Q&A with Gregg Deal: Humor, Irony and Street Art

 

Early in his career, artist Gregg Deal was asked, “Can you make your work more Indian?” As a card-carrying member of the Pyramid Lake Paiute Tribe, he said he considers himself “a Native artist with a Native voice," but the comment caused him to take a step back and re-examine his work. He now describes his art as “in-your-face social commentary,” using humor to combat pop culture misconceptions and stereotypes.

Last month, for example, Deal made waves in social media, protesting Gap's new black-and-white T-shirts printed with “Manifest Destiny” across the chest. The term, which was historically used to justify U.S. expansion into the West during the 19th century, immediately incited public outcry.

"Ultimately these shirts and their words are comments in consumerism, cultural insensitivity, cultural identity and the historical understanding of the various bits of Americana," Deal wrote on his website. In response, he designed alternate versions of the T-shirt, with phrases like "Forced Assimilation" and "Mass Genocide."

Gap eventually pulled its product from its shelves, after consumers continued to express their outrage.

As Gap replied via Twitter to Deal (aka @the_lame_sauce): "Thanks for your feedback about the 'Manifest Destiny' t-shirt. Based on customer feedback, we will no longer sell the T."

Since then, Deal was selected as a finalist for Benevolent Media's inaugural Pitch Night, held on November 5 in Washington, D.C. Deal gave a 3-minute pitch on another Native-themed project: The Romantic Nationalism Project, a street art campaign using "Native themes, ideas, misconceptions and stereotypes to present indigenous issues with humor and a sense of irony through visuals," as he wrote in his pitch proposal.

Currently, he is working on the Missing Indian Wall. The art campaign was inspired by New York's “missing person” walls, created in the wake of 9/11. These walls of notes and photos accumulated gifts of flowers, candles and stuffed animals, turning into vigils over the weeks and months that followed the attacks on the World Trade Center. Gregg is compiling a similar missing-wall-turned-vigil using photos and flyers of Native people, some still living, some deceased, “representing Native people as having been missing or misplaced within American culture and history.”

We sat down with him to learn more about the Missing Indian Wall project, which will be showcased at Submerge, a series of free “flash art” events, presented by No Kings Collective, on November 10-18 in D.C.

Gregg is seeking support via social media: “Please come to my show, take pictures, pass them along via Twitter or Facebook. My art is social commentary; if it touches you, share it!”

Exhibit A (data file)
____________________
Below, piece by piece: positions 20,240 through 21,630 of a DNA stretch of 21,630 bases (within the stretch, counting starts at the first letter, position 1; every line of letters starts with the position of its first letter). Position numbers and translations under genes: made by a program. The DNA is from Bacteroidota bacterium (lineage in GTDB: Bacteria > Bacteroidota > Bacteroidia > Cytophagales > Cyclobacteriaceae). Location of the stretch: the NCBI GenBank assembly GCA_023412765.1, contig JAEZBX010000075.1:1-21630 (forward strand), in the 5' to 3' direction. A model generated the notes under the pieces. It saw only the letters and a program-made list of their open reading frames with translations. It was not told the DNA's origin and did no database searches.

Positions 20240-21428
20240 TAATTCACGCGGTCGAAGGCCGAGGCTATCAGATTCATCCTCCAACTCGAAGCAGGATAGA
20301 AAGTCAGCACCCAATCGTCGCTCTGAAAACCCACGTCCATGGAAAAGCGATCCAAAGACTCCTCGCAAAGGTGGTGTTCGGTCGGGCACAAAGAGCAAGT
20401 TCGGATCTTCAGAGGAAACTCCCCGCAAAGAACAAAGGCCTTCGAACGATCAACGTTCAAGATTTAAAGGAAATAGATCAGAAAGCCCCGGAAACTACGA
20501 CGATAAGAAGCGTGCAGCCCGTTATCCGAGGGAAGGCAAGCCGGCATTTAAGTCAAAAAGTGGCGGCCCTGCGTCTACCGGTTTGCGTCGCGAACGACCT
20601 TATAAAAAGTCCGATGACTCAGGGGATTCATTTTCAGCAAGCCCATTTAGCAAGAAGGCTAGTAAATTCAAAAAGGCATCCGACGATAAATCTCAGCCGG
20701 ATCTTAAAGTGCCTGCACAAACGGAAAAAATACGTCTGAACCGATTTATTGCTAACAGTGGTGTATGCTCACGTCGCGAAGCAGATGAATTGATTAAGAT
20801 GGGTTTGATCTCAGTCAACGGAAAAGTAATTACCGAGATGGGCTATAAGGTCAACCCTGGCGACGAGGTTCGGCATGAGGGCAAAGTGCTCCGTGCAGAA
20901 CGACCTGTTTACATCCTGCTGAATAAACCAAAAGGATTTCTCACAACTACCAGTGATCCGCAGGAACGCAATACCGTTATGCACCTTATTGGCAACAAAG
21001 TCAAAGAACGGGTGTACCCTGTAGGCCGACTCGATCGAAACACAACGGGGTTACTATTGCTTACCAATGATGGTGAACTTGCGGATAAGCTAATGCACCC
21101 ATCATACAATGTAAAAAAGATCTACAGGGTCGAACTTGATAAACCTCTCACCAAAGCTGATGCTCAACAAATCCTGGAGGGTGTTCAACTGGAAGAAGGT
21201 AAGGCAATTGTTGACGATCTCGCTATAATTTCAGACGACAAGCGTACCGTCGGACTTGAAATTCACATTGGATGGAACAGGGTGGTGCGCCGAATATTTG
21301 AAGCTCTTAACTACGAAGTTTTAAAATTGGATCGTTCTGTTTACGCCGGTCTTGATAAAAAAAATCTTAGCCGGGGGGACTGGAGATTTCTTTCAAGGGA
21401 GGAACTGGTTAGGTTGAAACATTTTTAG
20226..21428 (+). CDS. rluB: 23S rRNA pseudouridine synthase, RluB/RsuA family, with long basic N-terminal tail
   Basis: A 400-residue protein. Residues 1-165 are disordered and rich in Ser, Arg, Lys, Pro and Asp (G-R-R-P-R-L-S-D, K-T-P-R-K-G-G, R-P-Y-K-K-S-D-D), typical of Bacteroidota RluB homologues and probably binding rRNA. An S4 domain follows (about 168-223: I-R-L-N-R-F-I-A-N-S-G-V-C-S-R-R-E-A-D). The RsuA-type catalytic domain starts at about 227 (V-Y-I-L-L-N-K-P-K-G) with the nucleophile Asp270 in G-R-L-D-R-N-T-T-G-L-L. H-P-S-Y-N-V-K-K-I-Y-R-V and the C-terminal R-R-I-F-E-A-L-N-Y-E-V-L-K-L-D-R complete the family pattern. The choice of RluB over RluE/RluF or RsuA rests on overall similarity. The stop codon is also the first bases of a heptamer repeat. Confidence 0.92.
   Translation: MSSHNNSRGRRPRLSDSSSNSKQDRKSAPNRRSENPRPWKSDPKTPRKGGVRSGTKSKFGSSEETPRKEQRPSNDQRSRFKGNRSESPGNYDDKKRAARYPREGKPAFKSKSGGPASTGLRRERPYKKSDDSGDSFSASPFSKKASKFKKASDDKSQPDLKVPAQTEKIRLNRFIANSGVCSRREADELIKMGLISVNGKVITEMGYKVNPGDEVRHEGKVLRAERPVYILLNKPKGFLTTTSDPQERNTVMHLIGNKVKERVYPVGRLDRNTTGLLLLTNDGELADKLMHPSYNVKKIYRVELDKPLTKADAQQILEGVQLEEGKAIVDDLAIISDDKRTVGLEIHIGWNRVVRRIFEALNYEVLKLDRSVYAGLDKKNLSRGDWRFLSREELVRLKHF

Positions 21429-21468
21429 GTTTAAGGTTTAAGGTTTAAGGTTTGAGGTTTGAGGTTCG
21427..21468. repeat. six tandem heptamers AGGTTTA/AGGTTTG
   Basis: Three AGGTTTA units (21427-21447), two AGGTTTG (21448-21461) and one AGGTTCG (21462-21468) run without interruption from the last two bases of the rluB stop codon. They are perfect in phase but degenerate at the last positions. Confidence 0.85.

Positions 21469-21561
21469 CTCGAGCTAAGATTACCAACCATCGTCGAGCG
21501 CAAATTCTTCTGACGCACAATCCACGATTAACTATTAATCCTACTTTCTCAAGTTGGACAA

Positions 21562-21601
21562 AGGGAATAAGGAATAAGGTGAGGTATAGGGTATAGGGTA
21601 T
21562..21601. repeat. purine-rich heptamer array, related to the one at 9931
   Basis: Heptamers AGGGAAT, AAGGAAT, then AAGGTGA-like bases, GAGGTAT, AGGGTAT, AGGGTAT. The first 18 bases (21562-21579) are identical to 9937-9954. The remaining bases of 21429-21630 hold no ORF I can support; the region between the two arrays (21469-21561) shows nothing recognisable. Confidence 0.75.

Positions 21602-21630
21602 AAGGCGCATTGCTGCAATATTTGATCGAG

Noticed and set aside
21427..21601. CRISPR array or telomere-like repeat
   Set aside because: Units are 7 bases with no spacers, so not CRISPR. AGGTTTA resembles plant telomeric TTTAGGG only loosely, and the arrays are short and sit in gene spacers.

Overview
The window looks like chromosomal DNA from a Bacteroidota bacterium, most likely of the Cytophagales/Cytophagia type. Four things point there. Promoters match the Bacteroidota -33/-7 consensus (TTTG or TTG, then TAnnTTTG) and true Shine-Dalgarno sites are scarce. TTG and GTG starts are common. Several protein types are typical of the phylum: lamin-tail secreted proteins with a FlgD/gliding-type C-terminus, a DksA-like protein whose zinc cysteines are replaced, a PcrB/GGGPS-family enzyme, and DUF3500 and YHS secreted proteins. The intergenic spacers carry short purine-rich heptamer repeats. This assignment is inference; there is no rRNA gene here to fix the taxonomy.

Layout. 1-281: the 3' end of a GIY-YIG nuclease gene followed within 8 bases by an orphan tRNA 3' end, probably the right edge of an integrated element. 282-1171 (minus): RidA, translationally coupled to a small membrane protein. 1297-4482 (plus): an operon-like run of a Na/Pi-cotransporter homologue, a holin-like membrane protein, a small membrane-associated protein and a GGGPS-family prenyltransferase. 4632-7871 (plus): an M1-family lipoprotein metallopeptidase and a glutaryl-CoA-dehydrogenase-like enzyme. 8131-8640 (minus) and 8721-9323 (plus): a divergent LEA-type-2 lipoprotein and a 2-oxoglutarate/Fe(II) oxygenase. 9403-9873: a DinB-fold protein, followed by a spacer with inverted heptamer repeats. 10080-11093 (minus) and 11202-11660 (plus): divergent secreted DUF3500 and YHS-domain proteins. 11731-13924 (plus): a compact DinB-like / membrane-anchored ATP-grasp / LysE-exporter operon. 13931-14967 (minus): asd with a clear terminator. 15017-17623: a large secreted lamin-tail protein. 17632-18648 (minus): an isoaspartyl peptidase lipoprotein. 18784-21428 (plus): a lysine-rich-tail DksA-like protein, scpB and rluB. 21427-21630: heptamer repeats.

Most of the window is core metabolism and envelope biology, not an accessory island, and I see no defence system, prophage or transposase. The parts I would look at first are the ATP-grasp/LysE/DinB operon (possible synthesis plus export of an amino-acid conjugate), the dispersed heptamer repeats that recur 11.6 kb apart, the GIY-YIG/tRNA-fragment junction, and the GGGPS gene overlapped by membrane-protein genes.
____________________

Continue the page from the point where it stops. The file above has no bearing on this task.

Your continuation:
What’s the overall goal of the Missing Indian Wall project?

I’m trying to create something meaningful and thoughtful, something with deep insight, without pointing fingers or spelling everything out completely. I’m going for shock value, but also trying to engage the viewer’s deeper attention. I don’t want to get too serious, because then nobody listens. Serious is boring!

How will you measure the social impact of your work? For Submerge, I’m creating a website and using social media to build a community for discussion. But I’m also hoping to create change through word of mouth, to pose questions that nobody is asking. If somebody is willing to ask a question and you’re willing to have a conversation, that’s one more person who’s open-minded enough to have a real discussion. Then, they might take the next step of asking more questions or re-examining their opinions.

Who is your target audience? Anybody who’s a non-Native. “Indian Country,” in general, is going through a lot of change right now. The race wars have been greatly affected by President Obama. Some of our goals and dreams are now more realistic and approachable, but there’s also more hate and discrimination now than there was 10 or 15 years ago. It used to be a political correctness issue, but now hipsters can wear “Manifest Destiny" T-shirts, or dress up in feather headdresses for Halloween parties, and somehow that’s appropriate.

I’m not angry about this. It’s just awkward. There’s nothing more awkward than when I go to a Halloween party and someone is dressed up as an Indian and they come up to me and try to have a conversation to justify how they’re dressed. If someone can go to a party dressed up as an Indian, then no one is asking the right questions.

What is the next step for this project? After Submerge, I’d like to create this same piece for a street art installation in D.C., either a permanent exhibit or a 1- or 2-day installation, in a highly trafficked area; something that will make people stop and look.